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Professor Matthew Walker

Professor Matthew Walker is a Professor of Neuroscience and Psychology at the University of California, Berkeley, and Founder and Director of the Center for Human Sleep Science. This podcast provides lots of interesting insights in to the importance of good sleep. It focuses largely on sleep restriction or sleep deprivation and how this has broad impacts on human health.

http://podcast.scienceofsuccess.co/e/everything-you-know-about-sleep-is-wrong-with-dr-matthew-walker/

  • Global sleep loss epidimic - the average American sleeps only 6.5 hours per night
  • Sleep has slowly been eroded by our society over the last 60 years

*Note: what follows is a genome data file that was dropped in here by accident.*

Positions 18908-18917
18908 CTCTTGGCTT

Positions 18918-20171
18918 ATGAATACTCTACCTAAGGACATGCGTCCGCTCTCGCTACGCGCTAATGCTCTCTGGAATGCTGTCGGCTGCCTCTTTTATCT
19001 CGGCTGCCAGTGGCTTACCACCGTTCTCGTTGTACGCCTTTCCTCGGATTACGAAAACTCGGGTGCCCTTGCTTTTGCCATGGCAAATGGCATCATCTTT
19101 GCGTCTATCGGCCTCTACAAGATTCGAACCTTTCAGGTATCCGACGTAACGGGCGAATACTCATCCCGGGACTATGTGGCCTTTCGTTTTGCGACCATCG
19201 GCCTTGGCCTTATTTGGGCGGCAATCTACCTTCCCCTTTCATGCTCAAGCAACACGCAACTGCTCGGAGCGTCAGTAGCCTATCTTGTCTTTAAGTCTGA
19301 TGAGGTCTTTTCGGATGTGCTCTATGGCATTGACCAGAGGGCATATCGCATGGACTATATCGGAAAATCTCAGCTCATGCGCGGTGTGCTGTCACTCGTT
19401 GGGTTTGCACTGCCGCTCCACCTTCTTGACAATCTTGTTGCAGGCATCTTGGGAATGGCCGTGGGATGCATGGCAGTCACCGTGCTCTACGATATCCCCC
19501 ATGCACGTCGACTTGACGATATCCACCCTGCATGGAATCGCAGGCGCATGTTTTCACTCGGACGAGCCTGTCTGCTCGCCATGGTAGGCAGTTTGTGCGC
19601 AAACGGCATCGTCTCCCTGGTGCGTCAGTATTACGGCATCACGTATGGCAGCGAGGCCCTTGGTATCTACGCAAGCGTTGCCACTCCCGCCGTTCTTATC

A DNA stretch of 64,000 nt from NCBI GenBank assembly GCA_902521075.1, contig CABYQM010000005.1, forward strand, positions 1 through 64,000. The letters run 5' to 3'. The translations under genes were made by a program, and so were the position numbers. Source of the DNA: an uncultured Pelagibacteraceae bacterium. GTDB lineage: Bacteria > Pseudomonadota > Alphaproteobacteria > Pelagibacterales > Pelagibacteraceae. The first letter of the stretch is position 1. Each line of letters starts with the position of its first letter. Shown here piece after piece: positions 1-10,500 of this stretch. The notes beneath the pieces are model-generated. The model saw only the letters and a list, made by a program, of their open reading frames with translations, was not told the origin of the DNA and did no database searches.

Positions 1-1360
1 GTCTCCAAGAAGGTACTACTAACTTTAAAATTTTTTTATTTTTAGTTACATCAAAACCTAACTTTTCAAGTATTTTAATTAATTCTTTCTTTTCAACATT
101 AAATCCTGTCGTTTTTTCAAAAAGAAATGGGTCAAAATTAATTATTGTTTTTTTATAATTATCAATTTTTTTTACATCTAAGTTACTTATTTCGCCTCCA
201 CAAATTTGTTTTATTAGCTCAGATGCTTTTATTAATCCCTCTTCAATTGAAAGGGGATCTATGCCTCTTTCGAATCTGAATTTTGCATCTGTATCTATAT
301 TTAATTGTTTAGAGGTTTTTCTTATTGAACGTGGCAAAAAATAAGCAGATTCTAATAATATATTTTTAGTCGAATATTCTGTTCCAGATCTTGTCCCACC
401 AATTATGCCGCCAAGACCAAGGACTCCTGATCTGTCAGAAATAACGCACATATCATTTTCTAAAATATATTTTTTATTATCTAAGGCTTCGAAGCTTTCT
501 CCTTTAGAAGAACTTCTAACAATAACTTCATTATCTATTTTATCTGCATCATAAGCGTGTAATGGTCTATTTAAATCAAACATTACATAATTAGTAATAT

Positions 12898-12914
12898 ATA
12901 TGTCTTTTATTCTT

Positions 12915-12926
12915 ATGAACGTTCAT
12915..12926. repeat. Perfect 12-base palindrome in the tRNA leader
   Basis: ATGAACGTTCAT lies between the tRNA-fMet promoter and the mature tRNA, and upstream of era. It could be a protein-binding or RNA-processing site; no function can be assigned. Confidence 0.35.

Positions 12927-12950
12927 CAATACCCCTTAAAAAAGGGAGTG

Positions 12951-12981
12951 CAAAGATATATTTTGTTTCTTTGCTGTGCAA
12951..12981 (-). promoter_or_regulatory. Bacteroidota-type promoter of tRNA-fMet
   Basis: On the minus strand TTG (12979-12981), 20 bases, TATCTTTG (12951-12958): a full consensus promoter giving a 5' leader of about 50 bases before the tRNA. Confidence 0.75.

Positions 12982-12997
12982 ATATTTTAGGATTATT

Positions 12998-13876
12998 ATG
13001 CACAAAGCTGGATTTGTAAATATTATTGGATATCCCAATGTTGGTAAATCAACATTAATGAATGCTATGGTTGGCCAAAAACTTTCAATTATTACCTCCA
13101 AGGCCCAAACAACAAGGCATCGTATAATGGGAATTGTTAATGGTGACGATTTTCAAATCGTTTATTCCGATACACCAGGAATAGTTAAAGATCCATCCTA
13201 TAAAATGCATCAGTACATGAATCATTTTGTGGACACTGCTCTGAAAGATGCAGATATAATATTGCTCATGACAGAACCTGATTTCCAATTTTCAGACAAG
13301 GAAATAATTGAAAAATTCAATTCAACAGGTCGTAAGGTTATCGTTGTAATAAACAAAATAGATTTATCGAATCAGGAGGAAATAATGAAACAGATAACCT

• Sleep is vital and essential from an evolutionary standpoint - you can’t just lop off 25% of the necessary sleep you need 
  • Studies across millions of people show one clear thing - the shorter your sleep, the shorter your life
  • If you sleep less, you will be dead sooner, lack of sleep kills your more quickly
  • Lack of sleep is a major predictor of “all cause mortality” including cancer, alzheimers, heart disease, stroke, diabetes, depression, and suicide
  • Hard science shows why a lack of sleep is tremendously bad for you
  • Sleep has an image problem, we stigmatize sleep and think its lazy and slothful - people wear lack of sleep as a badge of honor to be celebrated
  • Less sleep does not equal more productivity 
  • The 5 clear truths of sleep research and productivity
    • Under-slept employees take on less challenging problems
    • They produce fewer creative solutions
    • They exert less effort when working in groups (slacking off, social loafing)